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Latin prose composition!

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Latin prose composition!

Postby whiteoctave » Tue Dec 23, 2003 11:51 pm

Yes, three very magic words formed my title!

Seeing as the "Latin prose composition" forum is controlled by a moderator and a moderator only, I imagine this is still the place to suggest little prose comp exercises.
What I thought I would do was choose, at random, an article from the greatest British paper (which, naturally, is The Independent, but please don't make a post saying how your hold The Times or The Guardian or other in higher esteem: journalistic comment is accepted if accompanying a translation!) and then select, with similar haphazardness, a few lines of said article for translation.

Your job? To put them into sweet, mellifluous Classical prose (that of Cicero, Caesar and, if you feel so inclined, Livy).

The more who do it, the better!

English: (begins with direct speech, square brackets my additions)

"We both jumped in and swam after him and we got in front of him and were leading him back to the bank," Shaun [change to name as see fit] said. "I went past the croc[odile]. I didn't see it. Ashley [same again with regard to Latin name] screamed out 'croc, croc'... we just swam to the nearest tree and straight up we went.

"We were looking around for Brett [yes...] (but) didn't hear a thing, didn't hear a scream, no splashing or anything," he said."

An exciting, yet tragic, passage.

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Postby bingley » Wed Dec 24, 2003 1:13 am

Given the colloquial nature of the boy's language, would not an imitation of Plautus, for those who feel up to it, be more appropriate?
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Postby Kasper » Wed Dec 24, 2003 1:41 am

Caesar, Plautus or Cicero, here's simply my version:

uterque insilimus in billabongem et illi natabamus et illum praeimus et illum ad oram ferebamus Shaunus dixit crocodilum transeo eum non vidi sed Ashleyus clamabatur crocodilus crocodilus et ad proxissimum arborem natavimus et adscendimus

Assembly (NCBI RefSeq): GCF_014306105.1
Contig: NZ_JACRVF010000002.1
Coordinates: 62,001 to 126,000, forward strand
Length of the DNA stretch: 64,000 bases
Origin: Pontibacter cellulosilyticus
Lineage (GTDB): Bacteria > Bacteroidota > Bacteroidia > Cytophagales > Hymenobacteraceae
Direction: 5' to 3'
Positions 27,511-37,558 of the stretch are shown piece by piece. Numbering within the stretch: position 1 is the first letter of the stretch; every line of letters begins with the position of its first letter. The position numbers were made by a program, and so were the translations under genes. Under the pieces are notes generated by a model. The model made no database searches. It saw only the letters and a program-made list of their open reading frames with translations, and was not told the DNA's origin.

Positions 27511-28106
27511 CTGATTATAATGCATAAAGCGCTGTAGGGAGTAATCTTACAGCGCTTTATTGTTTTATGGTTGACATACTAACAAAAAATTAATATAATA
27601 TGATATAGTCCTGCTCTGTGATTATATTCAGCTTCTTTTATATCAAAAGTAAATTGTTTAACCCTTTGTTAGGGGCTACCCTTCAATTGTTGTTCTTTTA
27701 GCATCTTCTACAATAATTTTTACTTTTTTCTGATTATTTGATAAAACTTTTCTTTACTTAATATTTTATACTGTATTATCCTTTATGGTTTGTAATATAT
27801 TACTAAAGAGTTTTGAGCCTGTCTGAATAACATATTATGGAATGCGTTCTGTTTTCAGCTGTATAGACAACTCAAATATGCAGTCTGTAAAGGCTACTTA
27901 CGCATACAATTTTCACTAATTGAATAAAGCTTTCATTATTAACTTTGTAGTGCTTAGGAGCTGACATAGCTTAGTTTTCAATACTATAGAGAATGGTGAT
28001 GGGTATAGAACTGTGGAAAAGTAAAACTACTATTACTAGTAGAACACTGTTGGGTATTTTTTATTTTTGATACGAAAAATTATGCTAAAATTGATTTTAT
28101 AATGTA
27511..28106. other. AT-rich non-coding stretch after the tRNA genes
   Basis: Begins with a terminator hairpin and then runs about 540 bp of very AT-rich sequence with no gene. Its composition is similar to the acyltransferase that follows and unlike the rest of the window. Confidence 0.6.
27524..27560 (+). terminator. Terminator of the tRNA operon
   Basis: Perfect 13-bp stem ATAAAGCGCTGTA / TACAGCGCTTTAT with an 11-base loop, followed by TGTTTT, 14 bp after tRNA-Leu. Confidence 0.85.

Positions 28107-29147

et Bretti circumspicebamus sed nihil audiebamus, non clamorem audiebamus, non aspergendum aut aliquid ille dixit
“Cum ego verbo utar,” Humpty Dumpty dixit voce contempta, “indicat illud quod optem – nec plus nec minus.”
“Est tamen rogatio” dixit Alice, “an efficere verba tot res indicare possis.”
“Rogatio est, “Humpty Dumpty responsit, “quae fiat magister – id cunctum est.”
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Postby Episcopus » Wed Dec 24, 2003 4:13 pm

satis verba non habeo, timeo... :(
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Postby Skylax » Sun Dec 28, 2003 6:43 pm

Marcus "Ambo" inquit "postquam in aquam desiluimus, nantes eum consecuti obviamque facti ad ripam retro retraximus. Tum cum corcodillum inscius praeterissem, subito Titus cor... cor... exclamavit ut nantes proximam arborem nacti continuo ascenderimus. Cum autem Gaium quaerentes omnia circumspiceremus nullum tamen clamorem neque respersum neque ulla alia sensimus."
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Postby whiteoctave » Sun Dec 28, 2003 7:39 pm

A very nice piece Skylax!

I enjoyed the very Ovidian use of "no, nare", but I am always wary of using present participles, especially if they depend upon a main verb alongside passive participles. Maybe "natando" would fit better. It's all about conjecture of the temporal sense, I suppose.
I don't know "obviam facio"; is that an idiom much like "obviam eo"?
The truncation of "corcodilus" to "cor..." is inspired genius! All credit.
Again you use a present participle in direct relation to a past participle (i.e. without a conjunction), namely "nantes...nacti"; i'm not sure about that in prose.
I like the use of "sentio" at the end too - it is almost a zeugmatic verb in that the "clamor" could be heard, yet the participle of "respergo" could be seen.
I like it. Probe!

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